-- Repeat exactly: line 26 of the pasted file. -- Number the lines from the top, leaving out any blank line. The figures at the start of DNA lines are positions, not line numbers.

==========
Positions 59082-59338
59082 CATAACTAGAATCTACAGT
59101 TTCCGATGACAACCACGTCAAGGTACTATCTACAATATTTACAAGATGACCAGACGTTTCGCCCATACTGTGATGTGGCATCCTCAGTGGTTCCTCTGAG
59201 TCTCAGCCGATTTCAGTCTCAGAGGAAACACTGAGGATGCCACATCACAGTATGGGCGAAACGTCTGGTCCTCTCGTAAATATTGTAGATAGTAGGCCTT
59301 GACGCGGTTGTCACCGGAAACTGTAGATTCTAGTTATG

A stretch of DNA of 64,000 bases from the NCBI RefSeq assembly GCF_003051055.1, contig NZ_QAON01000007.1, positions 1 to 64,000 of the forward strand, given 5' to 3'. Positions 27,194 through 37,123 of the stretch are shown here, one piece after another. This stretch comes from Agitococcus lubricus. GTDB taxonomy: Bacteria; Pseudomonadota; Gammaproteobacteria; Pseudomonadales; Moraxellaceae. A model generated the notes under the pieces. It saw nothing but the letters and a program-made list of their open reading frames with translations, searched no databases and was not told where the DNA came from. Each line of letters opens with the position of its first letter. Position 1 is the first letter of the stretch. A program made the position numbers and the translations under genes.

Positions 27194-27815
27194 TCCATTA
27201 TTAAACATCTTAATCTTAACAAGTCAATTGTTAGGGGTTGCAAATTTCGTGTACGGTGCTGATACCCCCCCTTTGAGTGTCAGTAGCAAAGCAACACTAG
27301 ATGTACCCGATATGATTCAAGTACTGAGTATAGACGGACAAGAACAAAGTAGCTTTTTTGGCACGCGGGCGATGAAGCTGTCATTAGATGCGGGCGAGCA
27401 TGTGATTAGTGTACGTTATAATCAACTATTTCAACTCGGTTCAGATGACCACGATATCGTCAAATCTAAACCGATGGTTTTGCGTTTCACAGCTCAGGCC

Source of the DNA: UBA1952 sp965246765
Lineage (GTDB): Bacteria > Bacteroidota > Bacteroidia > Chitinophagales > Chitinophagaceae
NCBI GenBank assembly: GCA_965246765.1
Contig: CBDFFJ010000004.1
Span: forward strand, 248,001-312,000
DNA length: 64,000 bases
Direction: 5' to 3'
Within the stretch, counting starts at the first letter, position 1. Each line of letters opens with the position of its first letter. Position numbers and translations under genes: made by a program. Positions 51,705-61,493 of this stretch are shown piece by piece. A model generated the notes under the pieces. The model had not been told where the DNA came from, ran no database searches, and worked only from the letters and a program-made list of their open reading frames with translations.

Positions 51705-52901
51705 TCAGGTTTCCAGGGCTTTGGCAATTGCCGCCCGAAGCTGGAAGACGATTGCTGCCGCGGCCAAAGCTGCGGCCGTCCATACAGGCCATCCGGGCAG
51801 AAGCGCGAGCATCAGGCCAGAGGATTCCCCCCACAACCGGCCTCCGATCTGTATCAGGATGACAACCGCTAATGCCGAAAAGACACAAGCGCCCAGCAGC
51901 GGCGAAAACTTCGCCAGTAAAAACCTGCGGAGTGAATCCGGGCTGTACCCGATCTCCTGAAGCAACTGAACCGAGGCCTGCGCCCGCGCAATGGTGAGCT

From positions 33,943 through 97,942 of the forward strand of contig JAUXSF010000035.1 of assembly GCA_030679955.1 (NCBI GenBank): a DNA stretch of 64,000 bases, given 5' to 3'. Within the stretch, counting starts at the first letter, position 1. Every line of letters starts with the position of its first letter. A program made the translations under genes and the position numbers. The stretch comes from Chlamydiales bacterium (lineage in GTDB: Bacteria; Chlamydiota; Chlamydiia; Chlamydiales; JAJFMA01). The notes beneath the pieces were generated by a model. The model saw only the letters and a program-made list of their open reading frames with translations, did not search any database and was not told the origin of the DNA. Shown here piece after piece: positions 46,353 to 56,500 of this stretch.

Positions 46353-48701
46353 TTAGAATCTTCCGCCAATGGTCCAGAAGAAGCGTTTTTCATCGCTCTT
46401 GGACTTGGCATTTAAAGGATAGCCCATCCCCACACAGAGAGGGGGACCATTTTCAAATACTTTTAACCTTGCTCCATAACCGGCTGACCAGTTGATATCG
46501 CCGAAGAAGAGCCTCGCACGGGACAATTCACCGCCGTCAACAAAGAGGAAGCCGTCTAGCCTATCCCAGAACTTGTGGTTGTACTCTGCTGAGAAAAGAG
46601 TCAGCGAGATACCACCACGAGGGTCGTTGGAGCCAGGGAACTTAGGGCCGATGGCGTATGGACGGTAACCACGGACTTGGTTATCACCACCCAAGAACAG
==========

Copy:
46353 TTAGAATCTTCCGCCAATGGTCCAGAAGAAGCGTTTTTCATCGCTCTT